Topics: News, What's New from the Charities Directorate of CRA, Canadian Charity Law, Avoiding 'Charity' Scams
Here is a copy of a CRA press release on a tax preparer who has been sentenced to 3 years in jail for issuing $34 million of official donation receipts as part of a charitable donations scheme.
Canada Revenue Agency News Release
Tax preparer sentenced to 3 years in jail for $34 million charitable donations scheme
Brampton, Ontario, June 8, 2011 … The Canada Revenue Agency (CRA) announced today that Eric Armah of Brampton was sentenced in the Ontario Court of Justice in Brampton on June 6, 2011 to three years imprisonment on one count of fraud over $5,000. Armah pleaded guilty to the charge on April 29, 2011.
Armah was a partner in a tax preparation business in Toronto, and later Brampton, known as E & F Tax Associates or Bankay Financial Services Inc., during the 2004 to 2006 tax years. He submitted more than $34 million in false charitable donation claims on clients’ returns during this period, generating in excess of $9 million in fraudulent income tax refunds or uncollected taxes payable.
The court heard that Armah told his clients that a larger refund or reduced taxes could be obtained if the client made a charitable donation to a certain charity, at an amount far less than what actually appeared on the tax return. Armah charged his clients approximately 10% of the face value of the false charitable donation amount claimed. He generally charged an additional $40-$50 for the preparation of a tax return. Over 30 clients of E & F Tax Associates collaborated in this scheme.
Where required, Armah provided false charitable donation receipts in support of the donation credits reported. The donation receipts were in the names of various charitable organizations to which he was connected. During its investigation, the CRA was able to recover the false tax returns stored on computers located at Armah’s home.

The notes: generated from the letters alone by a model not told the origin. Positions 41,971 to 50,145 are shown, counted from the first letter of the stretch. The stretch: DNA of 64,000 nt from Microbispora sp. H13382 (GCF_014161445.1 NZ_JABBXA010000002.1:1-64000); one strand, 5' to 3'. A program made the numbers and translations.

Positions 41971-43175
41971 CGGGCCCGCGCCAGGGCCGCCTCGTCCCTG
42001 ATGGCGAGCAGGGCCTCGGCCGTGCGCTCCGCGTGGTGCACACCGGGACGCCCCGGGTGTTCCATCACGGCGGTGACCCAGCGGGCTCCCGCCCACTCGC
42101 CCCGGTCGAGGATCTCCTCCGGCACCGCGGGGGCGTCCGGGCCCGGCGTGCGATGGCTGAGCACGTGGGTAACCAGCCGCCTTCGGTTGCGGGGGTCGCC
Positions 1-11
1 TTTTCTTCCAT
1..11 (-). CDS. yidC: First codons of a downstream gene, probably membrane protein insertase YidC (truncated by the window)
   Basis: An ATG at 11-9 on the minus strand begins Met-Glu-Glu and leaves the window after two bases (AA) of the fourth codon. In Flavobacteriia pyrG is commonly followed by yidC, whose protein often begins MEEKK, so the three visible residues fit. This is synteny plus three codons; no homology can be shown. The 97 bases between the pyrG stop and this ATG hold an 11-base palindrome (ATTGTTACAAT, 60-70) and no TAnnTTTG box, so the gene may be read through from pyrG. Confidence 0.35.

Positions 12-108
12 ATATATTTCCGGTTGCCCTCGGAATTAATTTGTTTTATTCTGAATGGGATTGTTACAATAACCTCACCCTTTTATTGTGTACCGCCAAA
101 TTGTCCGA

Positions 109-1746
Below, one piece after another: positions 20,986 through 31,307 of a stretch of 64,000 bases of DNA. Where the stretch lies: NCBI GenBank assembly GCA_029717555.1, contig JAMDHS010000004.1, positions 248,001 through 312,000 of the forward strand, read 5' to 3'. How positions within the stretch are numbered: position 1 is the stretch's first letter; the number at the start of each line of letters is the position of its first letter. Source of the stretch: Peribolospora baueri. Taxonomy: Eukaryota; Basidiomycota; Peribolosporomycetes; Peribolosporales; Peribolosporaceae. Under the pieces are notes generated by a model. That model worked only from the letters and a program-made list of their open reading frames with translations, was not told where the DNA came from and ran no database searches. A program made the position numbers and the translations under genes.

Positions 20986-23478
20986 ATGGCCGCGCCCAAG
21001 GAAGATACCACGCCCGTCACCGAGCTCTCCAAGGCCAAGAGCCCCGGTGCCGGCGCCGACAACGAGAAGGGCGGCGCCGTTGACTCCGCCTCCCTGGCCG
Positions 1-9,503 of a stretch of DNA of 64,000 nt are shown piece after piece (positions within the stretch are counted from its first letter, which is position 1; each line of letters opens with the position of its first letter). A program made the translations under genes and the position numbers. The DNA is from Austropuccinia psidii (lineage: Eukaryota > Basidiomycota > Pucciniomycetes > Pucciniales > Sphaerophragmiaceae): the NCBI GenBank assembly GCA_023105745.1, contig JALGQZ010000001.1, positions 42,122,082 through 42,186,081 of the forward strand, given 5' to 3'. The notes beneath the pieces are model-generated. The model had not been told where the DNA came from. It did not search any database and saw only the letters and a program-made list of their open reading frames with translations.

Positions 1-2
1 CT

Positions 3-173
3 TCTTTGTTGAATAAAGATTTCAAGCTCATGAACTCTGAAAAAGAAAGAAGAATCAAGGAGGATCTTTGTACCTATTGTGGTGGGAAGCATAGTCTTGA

The preceding information was obtained from the court records.
Individuals who have not filed returns for previous years, or who have not reported all of their income, can still voluntarily correct their tax affairs. They will not be penalized or prosecuted if they make a valid disclosure before they become aware of any compliance action being initiated by the Canada Revenue Agency (CRA) against them. These individuals may only have to pay the taxes owing, plus interest. More information on the Voluntary Disclosures Program (VDP) can be found on the CRA’s website at http://www.cra.gc.ca/voluntarydisclosures.
Further information on convictions can be found in the Media Room on the CRA website at http://www.cra.gc.ca/convictions.
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Mark Blumberg is a partner at the law firm of Blumberg Segal LLP in Toronto and works almost exclusively in the areas of non-profit and charity law.